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The Hen Project

There was great excitement at school when, after months of planning and preparation, our hens finally arrived. While her husband set up the house and run, Margaret from Durham Hens at Tow Law explained to Year Six children about how to handle the hens and what we need to do to look after them. She also clipped their wings for us so hopefully we won’t have any escapees. Thanks to Mr Zipfel who has put up the fencing around the hen enclosure.
We have six hens: two Light Susssex (the white ones); two Columbian Blacktails (the brown ones); and two Copper Blacks. They were 21 weeks old when they arrived and were due to start laying eggs in two or three weeks.

Each class, plus the staff, have adopted one of the hens and chosen a name.

They need: Pellets (which are there main food.)


Mixed grit

Petting (occasionally)

Bedding and sawdust

 1 hen has a kilo of pellets per week so all the hens have one kilo per day.

Their water needs to be changed daily.

They also have apple cider vinegar which is a supplement and a bit needs to be put in their water. 1 teaspoon of cider per litre of water.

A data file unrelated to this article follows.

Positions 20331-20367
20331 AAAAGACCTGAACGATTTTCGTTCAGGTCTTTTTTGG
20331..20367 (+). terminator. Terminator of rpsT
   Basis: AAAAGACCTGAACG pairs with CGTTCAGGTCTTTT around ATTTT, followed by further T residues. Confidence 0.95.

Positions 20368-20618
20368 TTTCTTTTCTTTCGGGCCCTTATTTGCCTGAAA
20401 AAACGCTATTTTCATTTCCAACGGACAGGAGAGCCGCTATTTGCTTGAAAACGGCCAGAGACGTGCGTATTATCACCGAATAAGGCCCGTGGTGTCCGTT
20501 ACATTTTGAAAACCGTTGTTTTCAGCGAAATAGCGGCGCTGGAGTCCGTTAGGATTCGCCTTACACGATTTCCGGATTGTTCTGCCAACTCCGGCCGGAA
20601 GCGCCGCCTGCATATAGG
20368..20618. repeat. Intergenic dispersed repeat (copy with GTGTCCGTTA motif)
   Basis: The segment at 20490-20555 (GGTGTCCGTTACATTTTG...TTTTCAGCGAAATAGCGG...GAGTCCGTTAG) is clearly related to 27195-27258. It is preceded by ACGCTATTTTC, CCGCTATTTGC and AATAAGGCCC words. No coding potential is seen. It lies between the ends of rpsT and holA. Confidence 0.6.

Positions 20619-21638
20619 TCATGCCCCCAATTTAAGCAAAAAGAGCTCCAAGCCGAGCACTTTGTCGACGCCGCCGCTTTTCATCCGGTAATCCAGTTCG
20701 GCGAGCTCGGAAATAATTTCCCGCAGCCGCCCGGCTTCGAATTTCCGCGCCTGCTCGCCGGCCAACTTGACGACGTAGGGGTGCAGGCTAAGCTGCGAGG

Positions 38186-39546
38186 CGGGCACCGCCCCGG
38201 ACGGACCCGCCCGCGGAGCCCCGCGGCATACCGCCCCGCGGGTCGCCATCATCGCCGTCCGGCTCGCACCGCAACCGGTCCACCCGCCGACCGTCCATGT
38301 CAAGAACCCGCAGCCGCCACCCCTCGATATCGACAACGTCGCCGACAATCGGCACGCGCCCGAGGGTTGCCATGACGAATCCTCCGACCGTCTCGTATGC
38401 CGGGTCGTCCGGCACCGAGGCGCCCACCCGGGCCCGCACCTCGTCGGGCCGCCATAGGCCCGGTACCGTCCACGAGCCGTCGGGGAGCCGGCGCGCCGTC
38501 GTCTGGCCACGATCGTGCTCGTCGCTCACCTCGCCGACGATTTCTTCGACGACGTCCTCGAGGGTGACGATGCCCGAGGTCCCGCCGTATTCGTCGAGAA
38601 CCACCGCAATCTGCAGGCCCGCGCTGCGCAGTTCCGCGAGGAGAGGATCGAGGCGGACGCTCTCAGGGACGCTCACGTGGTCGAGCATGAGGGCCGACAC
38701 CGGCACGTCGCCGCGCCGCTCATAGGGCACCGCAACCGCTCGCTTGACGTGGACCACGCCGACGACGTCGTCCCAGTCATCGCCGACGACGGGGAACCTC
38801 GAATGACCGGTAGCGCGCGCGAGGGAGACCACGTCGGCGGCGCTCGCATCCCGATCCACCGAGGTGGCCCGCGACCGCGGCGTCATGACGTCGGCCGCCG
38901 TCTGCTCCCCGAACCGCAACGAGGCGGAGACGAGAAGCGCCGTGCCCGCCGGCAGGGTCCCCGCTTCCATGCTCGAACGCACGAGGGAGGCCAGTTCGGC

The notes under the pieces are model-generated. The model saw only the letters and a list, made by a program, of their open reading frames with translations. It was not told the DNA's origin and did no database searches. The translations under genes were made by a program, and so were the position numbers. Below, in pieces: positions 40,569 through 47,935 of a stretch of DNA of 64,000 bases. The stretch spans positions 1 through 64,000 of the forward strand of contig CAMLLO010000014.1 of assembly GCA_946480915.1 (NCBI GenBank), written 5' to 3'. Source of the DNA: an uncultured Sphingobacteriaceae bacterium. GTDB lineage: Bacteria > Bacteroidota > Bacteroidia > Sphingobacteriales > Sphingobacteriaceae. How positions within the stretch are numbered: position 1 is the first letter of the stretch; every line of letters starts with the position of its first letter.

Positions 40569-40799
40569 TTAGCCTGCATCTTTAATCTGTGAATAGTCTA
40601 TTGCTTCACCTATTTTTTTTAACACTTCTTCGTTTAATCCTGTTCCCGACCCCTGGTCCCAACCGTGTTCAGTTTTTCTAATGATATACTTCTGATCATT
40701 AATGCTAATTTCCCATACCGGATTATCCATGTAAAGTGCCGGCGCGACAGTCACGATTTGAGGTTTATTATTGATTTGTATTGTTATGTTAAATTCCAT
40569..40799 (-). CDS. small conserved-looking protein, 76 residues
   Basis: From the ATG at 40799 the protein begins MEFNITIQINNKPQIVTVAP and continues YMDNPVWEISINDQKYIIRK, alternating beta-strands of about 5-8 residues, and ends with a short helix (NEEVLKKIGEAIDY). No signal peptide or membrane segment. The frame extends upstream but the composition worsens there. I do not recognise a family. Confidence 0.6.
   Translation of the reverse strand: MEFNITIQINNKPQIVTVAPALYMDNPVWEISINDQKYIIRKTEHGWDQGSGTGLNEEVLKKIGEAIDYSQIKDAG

The mixed grit is another thing for them to eat. It contains oyster shells which contains calcium and that is good for the egg shells and it also has tiny pebbles in it which contain flint which is good for their digestive system.

The chickens can get fleas/lice which they can pick up from wild birds. Diatom powder will cure the fleas/lice. To actually get the powder on them there are two ways to do it. The first way is to lift them up and turn them upside down and put the powder under their wings because that is the place that the fleas/lice like to go most. The second choice is a little easier. The chickens will dig a small hole in the ground and they will normally tend to wriggle around in it so what you can do is to put the powder into the hole and they will roll in it and put it on themselves.

All the hens are now laying eggs. They usually lay an egg a day so on most days we get 6 eggs, although sometimes we only get 5. We sell the eggs to staff and parents – who often buy the eggs on the day they were laid.

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